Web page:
In lieu of the headbands, scientists developed freely rotatable diametric magnets, which allowed the CI magnets to align with the external magnetic field created by the MRIs aiming to minimize pain and discomfort for patients.5,15,16 Implants from the three major manufacturers have one to four rotating magnets that result in less torque, reducing the incidence of pain, even during a high-induction MRI. The implants with this technology include the MedEl Synchrony (MedEl), HiRes Ultra3D (Advanced Bionics), and Cochlear Nucleus Profile Plus (Cochlear Corp). 

Regarding bone conduction hearing devices, traditional percutaneous devices (Cochlear Connect and Oticon Ponto) as well as passive percutaneous devices (Cochlear Attract and Medtronic Sophono) are MRI conditional. The newer active transduction transcutaneous devices (MedEl Bonebridge and Cochlear Osia) are also MRI conditional. The Cochlear Osia OSI200 requires an FDA-approved headwrap or magnet removal, whereas the Cochlear Osia OSI300 is MRI conditional without headwrap or magnet removal. 

Regarding ABIs, the MedEl ABI has an MRI-compatible magnet whereas the cochlear ABI does not. The cochlear ABI is the only device approved for use in the U.S. For cochlear ABIs, the magnets are removed for NF2 patients at implantation, and the patients require use of an external retention disc. A dilemma occurs regarding whether to implant with or without a magnet for other children receiving an ABI—for which the main indications include no cochleae or cochlear nerves, severe anomalies of the inner ear with cochlear nerve deficiency, and probable poor CI outcome.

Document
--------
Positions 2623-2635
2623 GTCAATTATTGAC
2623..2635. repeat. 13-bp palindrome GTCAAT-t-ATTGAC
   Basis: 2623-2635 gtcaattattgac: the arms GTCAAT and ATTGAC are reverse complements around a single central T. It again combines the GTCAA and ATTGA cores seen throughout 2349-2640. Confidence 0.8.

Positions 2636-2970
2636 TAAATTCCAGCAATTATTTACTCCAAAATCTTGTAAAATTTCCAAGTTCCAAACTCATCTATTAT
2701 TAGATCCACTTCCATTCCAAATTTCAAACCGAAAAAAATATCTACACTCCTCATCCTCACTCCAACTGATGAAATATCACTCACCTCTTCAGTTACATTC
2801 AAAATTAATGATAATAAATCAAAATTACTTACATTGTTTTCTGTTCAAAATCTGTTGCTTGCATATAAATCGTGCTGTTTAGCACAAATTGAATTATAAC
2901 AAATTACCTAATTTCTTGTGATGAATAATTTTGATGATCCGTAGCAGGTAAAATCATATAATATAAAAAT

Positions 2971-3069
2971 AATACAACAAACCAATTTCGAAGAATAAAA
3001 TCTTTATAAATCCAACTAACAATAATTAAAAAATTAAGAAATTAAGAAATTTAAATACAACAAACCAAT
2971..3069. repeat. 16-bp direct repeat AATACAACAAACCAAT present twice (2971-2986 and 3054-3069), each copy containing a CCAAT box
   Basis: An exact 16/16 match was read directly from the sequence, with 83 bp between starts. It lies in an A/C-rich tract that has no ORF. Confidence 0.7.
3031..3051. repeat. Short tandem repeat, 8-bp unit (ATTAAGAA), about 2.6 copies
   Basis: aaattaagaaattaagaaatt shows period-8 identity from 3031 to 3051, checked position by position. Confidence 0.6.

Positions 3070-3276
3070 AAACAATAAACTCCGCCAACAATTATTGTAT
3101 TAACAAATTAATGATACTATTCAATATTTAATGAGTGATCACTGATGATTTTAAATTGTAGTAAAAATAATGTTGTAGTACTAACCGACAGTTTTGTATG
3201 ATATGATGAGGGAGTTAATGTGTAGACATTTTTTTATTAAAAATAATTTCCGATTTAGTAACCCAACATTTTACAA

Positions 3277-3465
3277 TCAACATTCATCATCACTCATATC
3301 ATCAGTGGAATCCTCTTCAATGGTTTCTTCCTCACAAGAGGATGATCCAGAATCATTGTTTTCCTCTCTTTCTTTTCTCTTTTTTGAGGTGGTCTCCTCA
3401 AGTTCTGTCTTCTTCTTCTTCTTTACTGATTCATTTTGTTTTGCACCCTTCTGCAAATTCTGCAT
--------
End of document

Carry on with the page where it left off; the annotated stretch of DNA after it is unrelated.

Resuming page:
Recent work has explored methods for artifact reduction by altering MRI sequences. Image quality depends on the location of the internal magnet, the angle of the external MRI magnet to the internal magnet, and the protocols of the MRI sequences being performed. Sharon et al. compared 14 MRI sequences in patients with unilateral CI and the effect on IAC and CPA visibility. Recommendations include thin slices, use of CISS and FIESTA sequences with images in all three anatomic planes. They note reduced visibility in T2 and FLAIR sequences and recommend against fat saturation and DWI sequences.17

Despite advances to improve compatibility between implantable hearing devices and MRI scanning, many existing implant recipients have older technology with more limitations. It is important for the radiologist and otolaryngologist to be aware of the implant type and how a scan may safely be performed to generate a diagnostic-quality image. Implant companies should develop magnets that are MRI conditional up to 3.0 T without the need for headwrap or magnet removal and develop processes to help patients with older technology adapt to the current state of MRI. 

Table 1. Overview of Magnetic Resonance Imaging (MRI) Safety Guidelines for Commonly Used Cochlear and Osseointegrated Implant Devices.

Bulletin Table1 Base

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Reproduced from Abdalla, I., Choi, J.S., Struyk, G., Adams, M.E. and Huang, T.C. (2024), Magnetic Resonancy Imaging Safety in Active Osseointegrated (Osia®) and Cochlear Implants: New Technology Creating Confusion. The Laryngoscope, 134: 393-396.

* The MRI Kit includes round magnetic splints (to be placed on the skin over each implant magnet site), chinstraps and bandage to provide compression on each       splint at the implant magnet site. Manufacturer user guidelines are available at